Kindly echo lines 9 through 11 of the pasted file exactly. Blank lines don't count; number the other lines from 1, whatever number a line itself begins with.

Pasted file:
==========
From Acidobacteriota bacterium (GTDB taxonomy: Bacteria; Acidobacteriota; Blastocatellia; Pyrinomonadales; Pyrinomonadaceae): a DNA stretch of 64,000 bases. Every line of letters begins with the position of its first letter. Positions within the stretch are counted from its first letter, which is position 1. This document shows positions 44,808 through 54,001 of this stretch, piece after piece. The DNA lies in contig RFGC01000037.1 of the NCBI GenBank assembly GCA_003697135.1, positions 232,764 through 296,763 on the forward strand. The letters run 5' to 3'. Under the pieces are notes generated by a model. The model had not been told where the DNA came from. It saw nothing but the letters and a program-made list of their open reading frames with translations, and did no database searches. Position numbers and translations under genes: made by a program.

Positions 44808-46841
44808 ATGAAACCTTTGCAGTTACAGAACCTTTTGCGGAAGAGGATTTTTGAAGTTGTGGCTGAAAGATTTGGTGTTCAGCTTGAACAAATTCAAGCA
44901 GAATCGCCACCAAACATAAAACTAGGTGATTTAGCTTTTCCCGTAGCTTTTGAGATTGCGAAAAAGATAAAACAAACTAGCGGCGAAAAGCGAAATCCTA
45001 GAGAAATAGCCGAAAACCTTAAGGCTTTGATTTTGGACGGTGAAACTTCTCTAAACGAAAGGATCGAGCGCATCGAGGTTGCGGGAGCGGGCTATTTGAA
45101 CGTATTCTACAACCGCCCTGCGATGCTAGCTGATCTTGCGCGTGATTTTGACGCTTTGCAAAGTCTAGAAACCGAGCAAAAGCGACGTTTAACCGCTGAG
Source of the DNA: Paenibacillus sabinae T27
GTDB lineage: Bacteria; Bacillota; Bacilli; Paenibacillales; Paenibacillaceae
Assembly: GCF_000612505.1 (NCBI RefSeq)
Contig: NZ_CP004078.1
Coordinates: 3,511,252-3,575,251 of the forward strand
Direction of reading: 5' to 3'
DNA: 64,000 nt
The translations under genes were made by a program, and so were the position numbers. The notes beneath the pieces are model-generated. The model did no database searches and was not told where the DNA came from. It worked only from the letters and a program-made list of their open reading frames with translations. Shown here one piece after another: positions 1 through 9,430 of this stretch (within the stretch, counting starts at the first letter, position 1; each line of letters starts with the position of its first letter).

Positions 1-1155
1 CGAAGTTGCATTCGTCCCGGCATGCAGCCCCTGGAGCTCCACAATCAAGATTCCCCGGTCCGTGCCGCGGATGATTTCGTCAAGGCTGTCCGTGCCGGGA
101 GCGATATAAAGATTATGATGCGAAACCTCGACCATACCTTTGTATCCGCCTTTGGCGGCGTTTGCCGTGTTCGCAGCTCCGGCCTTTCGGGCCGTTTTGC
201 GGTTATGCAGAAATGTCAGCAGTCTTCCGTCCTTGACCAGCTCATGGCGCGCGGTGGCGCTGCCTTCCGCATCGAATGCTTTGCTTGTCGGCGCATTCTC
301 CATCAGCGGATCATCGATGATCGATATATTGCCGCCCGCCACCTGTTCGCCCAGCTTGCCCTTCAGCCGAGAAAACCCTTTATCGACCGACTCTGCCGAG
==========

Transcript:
Assembly: GCF_000612505.1 (NCBI RefSeq)
Contig: NZ_CP004078.1
Coordinates: 3,511,252-3,575,251 of the forward strand